As phishing emails and ransomware continue to find their way into the user inbox, we are led to the following idea -- email security is broken. It has become obvious that companies are attempting to defend against today’s sophisticated attacks using technology developed to block spam and malware.
In the late 1990s, spam had become a serious problem and propagation of malware by email started to increase. In response, email security software was created. The popular open source spam filtering software, SpamAssassin, was first made available in 2001. It included various detection techniques, such as Bayesian filtering, IP reputation and blocklists. The trusty Secure Email Gateway (SEG), a product category that came into being in the early 2000s, still uses these techniques today.
Protection from email spam and viruses using a SEG
Most organizations deployed SEGs as dedicated appliances at the network edge or, in more recent years, as SaaS. Many eventually deployed multiple layers of email gateway defenses and anti-malware installed together on the mail server. The latter performed scheduled scans to detect new malware missed by the SEG, because the former did not yet have a signature update to detect them.
Certainly email security gateway vendors that have stayed on top of their game have evolved their detection technologies: integrated sandboxes protect from zero-day threats; time-of-click analysis defends against embedded URLs that are weaponized post-delivery; and authentication protocols such as SPF, DKIM and DMARC help detect impersonation attacks.
The SEG's single-layer limitation
But the SEG has a major limitation –- it protects only at a single point in time, at time of delivery, or in the case of time-of-click protection, when the user clicks the link.
In a world of evasive phishing and malware threats, the one-pass detection provided by the SEG is not enough. You need to deploy a defense-in-depth email security architecture. The SEG has its place in this approach. It provides solid front line security to block spam, known threats, and some unknown threats when you integrate advanced detection capabilities like sandboxing. Where the SEG falls short is detecting highly evasive phishing, spear phishing, BEC and cousin domain spoofing, and sitting at the perimeter, it can do nothing to detect compromised email accounts.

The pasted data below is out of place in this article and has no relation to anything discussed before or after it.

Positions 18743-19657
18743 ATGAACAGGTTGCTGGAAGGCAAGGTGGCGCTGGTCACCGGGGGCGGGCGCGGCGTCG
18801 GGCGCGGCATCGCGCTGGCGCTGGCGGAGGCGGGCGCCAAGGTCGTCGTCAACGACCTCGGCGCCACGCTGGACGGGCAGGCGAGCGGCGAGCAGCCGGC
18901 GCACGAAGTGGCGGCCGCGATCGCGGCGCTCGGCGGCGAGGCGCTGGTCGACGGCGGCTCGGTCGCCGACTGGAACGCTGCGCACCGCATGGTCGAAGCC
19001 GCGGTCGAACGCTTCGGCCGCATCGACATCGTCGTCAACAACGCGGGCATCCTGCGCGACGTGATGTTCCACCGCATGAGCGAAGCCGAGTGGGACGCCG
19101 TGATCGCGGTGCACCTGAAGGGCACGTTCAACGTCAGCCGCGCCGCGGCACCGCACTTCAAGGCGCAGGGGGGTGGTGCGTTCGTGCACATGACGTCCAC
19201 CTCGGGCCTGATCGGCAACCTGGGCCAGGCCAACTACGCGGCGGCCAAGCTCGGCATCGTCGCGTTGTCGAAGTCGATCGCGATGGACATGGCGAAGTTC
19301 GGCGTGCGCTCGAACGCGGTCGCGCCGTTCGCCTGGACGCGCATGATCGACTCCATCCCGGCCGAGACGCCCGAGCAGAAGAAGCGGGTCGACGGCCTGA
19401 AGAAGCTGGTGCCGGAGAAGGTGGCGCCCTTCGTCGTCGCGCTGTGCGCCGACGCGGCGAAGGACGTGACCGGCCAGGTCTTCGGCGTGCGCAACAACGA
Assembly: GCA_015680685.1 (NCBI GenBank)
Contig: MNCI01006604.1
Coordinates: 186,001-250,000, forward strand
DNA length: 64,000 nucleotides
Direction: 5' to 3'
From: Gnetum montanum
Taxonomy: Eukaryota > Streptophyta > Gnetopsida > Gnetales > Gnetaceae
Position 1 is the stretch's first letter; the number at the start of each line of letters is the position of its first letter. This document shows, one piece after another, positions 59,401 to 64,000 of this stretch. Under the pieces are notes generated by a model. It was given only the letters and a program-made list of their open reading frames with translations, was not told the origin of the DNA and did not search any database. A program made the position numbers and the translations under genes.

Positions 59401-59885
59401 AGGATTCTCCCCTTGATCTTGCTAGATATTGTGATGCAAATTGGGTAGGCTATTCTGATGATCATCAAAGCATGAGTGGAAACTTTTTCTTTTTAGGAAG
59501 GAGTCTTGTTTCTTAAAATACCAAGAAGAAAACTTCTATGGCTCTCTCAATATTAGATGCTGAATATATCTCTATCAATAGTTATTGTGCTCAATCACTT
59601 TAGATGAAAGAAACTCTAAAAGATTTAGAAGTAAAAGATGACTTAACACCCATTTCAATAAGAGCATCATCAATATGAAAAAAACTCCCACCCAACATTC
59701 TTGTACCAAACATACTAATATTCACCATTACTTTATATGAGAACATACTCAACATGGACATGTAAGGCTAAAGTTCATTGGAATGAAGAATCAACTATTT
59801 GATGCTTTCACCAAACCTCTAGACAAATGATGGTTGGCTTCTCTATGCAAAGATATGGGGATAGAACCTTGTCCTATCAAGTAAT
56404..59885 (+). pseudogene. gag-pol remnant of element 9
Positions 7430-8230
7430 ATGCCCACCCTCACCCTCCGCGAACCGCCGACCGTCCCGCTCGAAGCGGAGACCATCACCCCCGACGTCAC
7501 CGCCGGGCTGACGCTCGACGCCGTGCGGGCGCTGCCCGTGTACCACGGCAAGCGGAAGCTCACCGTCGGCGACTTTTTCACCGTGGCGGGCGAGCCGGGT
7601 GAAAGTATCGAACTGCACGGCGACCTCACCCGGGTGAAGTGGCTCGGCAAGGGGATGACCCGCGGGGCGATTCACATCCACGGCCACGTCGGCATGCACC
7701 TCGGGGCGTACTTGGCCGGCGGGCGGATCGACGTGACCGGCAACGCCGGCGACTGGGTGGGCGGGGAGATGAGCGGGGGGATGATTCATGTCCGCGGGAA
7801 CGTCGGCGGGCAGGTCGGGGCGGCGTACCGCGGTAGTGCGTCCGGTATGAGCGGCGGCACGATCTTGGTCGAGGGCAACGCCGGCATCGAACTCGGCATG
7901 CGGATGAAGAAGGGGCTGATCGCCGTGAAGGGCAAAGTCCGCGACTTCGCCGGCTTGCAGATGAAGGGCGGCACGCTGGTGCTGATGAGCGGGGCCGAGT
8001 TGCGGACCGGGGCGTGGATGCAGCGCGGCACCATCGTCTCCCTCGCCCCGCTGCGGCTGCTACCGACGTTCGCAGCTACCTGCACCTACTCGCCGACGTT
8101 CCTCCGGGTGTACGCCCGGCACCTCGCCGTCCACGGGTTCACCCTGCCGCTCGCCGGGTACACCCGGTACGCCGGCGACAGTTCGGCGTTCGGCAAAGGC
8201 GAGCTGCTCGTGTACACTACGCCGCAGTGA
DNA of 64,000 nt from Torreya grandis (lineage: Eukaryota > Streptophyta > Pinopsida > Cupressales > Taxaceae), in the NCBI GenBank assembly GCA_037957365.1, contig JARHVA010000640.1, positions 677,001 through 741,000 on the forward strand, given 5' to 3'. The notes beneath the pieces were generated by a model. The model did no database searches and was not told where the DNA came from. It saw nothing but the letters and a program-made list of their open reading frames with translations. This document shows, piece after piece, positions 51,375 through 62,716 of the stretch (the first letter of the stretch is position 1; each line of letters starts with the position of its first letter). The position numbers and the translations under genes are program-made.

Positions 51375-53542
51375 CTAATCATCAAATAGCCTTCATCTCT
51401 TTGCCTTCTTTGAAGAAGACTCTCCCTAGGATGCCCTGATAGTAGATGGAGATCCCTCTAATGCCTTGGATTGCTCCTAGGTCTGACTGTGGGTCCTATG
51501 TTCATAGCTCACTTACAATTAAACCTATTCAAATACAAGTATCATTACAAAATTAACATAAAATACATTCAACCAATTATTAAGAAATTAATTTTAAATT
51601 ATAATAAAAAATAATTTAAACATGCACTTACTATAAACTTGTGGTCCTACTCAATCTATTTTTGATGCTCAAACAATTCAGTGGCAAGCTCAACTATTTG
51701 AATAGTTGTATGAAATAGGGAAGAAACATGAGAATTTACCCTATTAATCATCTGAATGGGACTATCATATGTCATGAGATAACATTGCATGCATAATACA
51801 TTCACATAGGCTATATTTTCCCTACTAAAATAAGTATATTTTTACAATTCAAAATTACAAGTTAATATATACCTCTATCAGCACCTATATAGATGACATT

A new layer of email security –- Inbox Detection & Response
What is required is an email security paradigm updated to detect today’s threats, and the massive migration to cloud platforms like Office 365 has given us just such a new opportunity. They provide APIs that enable us to deploy security directly into the mailbox, giving us a new security tool and creating an emerging category of product called Inbox Detection & Response.
Inbox Detection & Response (IDR) can protect against new threats by continuously scanning every email in every user’s mailbox, checking and rechecking everything that has made it past the gateway. It can also go beyond the usual security approach of inspecting objects for threats and adds a totally new dimension to email security, by monitoring behaviors and user interactions in the mailbox and then, through the judicious application of "Big Data" techniques, identifying anomalies. This adds context to an email and paints a much richer picture for evaluation.
Best of all, if a new threat is discovered at any time, since it has "hooks" into every user inbox, IDR can automatically delete every copy across every mailbox. This automatic remediation removes the burden on the email administrator or security analyst, seriously reduces the cost to respond, and massively reduces the feared "window of vulnerability" caused by malicious emails lingering for lengthy periods within the reach of users.
IDR can also provide a framework for users to interact with and contribute to detection technologies in an efficient way, incorporating user feedback quickly and automatically to identify and protect against phishing attacks. Data collected through the framework can be correlated to determine whether an email is malicious and action should be taken. Incident and case management workflows can eliminate false positives and help email admins and security analysts identify threats for further investigation.
Finally, IDR can create a fast feedback loop to reinforce machine learning algorithms. This uses the outputs captured by continuously scanning emails, monitoring user behaviors, and tracking URLs. Through analysis of this data, IDR can better detect anomalies, predict what the next threat might look like, and push intelligence to SEGs and other security assets, strengthening an organization’s security posture as a whole.
Create email security defense-in-depth
IDR brings continuous monitoring, detection and response to email security, using technology that cannot be deployed at the SEG. In turn, the SEG provides technologies that cannot be deployed in the inbox, so it must remain as part of your email security stack. Finally, there are technologies that can be deployed at the gateway or in the inbox, allowing a true email security defense-in-depth solution to be realised.
To find out more read A New Vision for Phishing Defense: Inbox Detection & Response.